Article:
The mistreatment of First Nations people in Canada’s healthcare system is a long-standing issue that requires urgent attention. Leaders of Manitoba Keewatinowi Okimakanak, Inc. (MKO) and Keewatinohk Inniniw Minoayawin, Inc. (KIM) recently expressed their frustration with the Northern Health Region and the increasing incidents of mistreatment of First Nations people.
These incidents continue to occur despite the formalization of a new relationship between the three parties, where they signed the Declaration to Eliminate All Forms of Indigenous-Specific Racism on September 26, 2022. The latest series of incidents were brought to the attention of the Northern Health Region board and administrators by a delegation of Chiefs and KIM’s CEO, Dr Barry Lavallee, during a meeting requested by the MKO.
Dr Lavallee stated, “It is difficult to stay silent while observing our leaders being treated in a dismissive manner, while emotively sharing about health care related incidents – drawing from their own lives and the lives of the people they serve. They revealed the details with courage and equanimity, to draw attention to what needs to change in the northern health system. The response at first appeared supportive with platitudes about agreeing to work on the ‘relationship,’ however at one point there was laughter as one of our leaders revealed from the heart about the death of a family member. This is unacceptable behaviour and is really an example of racism exhibited at the highest level by a system lead, and unfortunately has done nothing but cause further damage to the ‘relationship.’”
These incidents are not new and highlight the need for better treatment of Canada’s industry people in the healthcare system. The mistreatment of Indigenous peoples in healthcare settings is not unique to Canada, but it is particularly pronounced in Canada’s remote and rural communities.
Healthcare providers in these areas are often overworked, under-resourced, and lack the cultural training required to meet Indigenous people’s health needs. As a result, Indigenous patients often receive substandard care, and their health outcomes are often worse than non-Indigenous patients.
Furthermore, Indigenous people are more likely to face systemic racism and discrimination in healthcare settings, which can result in mistrust and avoidance of healthcare services. This is particularly problematic in the case of chronic and life-threatening illnesses, where early detection and timely treatment are essential for positive health outcomes.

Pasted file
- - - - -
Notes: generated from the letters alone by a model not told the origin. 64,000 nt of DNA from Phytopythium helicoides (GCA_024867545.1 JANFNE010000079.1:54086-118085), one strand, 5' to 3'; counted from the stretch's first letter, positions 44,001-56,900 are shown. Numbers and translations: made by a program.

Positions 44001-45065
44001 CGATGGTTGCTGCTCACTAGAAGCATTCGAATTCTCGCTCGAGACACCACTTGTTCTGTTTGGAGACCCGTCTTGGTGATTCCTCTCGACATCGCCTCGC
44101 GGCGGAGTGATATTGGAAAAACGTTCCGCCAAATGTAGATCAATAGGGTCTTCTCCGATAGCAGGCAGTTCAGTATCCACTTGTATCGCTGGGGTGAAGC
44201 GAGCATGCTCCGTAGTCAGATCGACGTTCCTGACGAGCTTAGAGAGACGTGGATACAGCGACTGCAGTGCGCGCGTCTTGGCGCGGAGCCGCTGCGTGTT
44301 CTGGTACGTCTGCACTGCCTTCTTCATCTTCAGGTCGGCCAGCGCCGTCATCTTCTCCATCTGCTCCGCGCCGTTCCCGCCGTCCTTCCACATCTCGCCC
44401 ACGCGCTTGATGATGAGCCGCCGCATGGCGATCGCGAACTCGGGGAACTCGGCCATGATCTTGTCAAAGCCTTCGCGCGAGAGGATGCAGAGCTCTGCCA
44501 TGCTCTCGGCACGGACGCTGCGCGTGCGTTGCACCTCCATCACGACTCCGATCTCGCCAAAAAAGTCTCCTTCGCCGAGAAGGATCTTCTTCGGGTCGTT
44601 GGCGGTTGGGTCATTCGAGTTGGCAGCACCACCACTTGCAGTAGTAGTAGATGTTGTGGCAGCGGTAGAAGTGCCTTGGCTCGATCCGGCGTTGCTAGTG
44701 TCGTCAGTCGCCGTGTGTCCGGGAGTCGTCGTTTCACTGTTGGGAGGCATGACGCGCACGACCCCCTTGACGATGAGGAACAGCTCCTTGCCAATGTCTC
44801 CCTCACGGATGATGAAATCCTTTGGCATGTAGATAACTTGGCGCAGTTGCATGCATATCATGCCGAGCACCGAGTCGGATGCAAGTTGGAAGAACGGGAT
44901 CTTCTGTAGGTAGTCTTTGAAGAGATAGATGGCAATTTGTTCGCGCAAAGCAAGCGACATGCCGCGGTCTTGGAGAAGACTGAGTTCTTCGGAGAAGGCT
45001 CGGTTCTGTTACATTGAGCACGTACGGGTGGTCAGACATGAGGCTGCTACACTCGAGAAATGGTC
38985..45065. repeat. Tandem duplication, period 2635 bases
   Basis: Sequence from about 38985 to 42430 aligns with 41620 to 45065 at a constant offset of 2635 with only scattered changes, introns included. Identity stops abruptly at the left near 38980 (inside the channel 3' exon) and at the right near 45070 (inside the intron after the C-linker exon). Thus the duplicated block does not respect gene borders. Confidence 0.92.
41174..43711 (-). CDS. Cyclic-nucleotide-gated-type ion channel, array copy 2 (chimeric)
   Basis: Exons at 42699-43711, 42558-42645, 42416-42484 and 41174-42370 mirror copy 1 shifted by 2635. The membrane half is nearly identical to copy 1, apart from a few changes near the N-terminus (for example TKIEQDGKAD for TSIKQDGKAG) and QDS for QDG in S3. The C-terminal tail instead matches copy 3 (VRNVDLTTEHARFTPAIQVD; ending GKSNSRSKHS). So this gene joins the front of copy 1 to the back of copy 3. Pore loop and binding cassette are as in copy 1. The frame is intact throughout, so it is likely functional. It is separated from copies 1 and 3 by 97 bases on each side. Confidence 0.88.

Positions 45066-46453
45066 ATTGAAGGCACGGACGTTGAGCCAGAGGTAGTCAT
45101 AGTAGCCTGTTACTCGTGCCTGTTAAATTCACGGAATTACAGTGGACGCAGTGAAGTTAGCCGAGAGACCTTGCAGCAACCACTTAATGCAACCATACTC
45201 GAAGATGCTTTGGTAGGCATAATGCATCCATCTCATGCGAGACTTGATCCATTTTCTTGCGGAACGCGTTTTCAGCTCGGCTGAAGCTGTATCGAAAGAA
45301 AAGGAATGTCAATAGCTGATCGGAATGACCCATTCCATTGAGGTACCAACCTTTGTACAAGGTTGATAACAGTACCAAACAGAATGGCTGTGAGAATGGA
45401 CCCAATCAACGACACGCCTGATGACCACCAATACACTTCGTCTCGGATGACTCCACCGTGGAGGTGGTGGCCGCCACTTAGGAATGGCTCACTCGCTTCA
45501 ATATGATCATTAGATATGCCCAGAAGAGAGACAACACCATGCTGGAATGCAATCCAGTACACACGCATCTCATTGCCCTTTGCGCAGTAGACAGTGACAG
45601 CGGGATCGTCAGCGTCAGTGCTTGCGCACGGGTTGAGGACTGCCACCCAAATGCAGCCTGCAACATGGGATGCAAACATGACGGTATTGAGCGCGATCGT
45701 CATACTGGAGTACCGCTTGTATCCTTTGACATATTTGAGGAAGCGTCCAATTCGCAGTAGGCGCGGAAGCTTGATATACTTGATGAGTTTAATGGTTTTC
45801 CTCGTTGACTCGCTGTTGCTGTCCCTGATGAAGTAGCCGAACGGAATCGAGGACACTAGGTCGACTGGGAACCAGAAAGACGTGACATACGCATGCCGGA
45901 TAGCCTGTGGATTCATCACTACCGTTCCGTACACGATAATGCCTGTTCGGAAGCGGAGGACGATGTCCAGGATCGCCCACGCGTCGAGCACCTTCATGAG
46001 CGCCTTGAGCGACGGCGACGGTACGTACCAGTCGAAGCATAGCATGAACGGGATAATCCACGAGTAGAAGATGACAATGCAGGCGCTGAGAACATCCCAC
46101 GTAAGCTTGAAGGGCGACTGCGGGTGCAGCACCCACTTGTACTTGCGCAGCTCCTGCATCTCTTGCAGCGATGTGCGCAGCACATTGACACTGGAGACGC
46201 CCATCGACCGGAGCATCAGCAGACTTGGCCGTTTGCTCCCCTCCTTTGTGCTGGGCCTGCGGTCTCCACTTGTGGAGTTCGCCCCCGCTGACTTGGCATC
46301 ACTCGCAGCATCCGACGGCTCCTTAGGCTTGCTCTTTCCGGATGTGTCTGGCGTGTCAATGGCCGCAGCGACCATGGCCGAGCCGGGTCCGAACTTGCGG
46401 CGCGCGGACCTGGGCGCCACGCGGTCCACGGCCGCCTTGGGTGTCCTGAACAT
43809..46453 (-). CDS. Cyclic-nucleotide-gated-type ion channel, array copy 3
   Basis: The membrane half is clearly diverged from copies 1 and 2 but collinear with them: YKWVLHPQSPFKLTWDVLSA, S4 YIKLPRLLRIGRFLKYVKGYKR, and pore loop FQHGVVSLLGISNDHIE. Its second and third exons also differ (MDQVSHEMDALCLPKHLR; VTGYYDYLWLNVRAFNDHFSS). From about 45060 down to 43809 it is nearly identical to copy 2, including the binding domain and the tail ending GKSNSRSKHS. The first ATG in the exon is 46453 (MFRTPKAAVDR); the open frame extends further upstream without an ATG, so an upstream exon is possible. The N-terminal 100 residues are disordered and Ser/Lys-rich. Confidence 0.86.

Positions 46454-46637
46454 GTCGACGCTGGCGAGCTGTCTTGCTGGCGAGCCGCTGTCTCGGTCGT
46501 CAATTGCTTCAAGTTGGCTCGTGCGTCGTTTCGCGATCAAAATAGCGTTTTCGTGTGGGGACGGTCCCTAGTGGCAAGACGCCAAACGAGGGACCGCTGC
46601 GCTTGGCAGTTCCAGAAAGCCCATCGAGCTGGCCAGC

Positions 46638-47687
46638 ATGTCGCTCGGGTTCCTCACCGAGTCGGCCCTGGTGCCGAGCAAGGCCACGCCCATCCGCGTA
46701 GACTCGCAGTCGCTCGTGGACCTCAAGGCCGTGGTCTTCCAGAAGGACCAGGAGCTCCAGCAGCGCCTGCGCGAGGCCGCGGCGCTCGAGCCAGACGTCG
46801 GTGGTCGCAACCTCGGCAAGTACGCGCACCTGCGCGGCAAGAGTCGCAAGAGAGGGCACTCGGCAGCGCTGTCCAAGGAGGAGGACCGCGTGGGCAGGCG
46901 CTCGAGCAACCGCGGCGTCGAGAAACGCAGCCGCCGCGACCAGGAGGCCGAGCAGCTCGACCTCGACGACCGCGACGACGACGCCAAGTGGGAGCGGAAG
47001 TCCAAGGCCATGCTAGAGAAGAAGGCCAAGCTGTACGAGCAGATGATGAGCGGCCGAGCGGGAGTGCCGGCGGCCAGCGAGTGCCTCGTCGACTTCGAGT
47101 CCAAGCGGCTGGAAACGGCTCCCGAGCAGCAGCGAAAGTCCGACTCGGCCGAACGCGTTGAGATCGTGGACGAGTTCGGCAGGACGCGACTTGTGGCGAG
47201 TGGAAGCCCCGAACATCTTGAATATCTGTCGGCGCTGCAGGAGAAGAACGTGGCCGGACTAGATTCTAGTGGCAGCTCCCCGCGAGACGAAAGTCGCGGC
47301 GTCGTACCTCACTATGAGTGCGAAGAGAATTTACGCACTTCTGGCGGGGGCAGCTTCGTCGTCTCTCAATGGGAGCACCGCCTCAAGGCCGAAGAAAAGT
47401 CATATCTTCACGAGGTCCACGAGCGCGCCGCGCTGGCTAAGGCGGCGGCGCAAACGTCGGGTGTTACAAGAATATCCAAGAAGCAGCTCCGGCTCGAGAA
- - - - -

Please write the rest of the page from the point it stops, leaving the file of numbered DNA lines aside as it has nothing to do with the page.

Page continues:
The mistreatment of Indigenous people in healthcare settings is not only a moral issue but also a legal and ethical one. The Canadian government has a fiduciary responsibility to provide Indigenous people with equitable access to healthcare services that meet their cultural and health needs.
To address these issues, it is essential that healthcare providers and policymakers work in partnership with Indigenous communities to develop policies and practices that are culturally safe and responsive to the unique health needs of Indigenous people.
The Truth and Reconciliation Commission of Canada (TRC) highlighted the need for better treatment of Indigenous peoples in healthcare settings and recommended a number of actions to address these issues. These include:
- Ensuring that Indigenous people have equitable access to healthcare services that are culturally safe and responsive to their unique health needs.
- Developing culturally competent healthcare providers with the knowledge, skills, and attitudes necessary to provide effective care to Indigenous people.
- Addressing the root causes of health inequities, including poverty, housing, and food insecurity, disproportionately affect Indigenous people.
- Supporting Indigenous-led healthcare initiatives that are community-driven and culturally responsive.
- Increasing Indigenous representation in healthcare leadership positions ensures that Indigenous perspectives are included in decision-making processes.
The Canadian and provincial governments have taken steps to address these issues, including adopting the Declaration to Eliminate All Forms of Indigenous-Specific Racism. However, more needs to be done to ensure that Indigenous people receive equitable access to healthcare services that are culturally safe and responsive to their unique health needs without facing discrimination.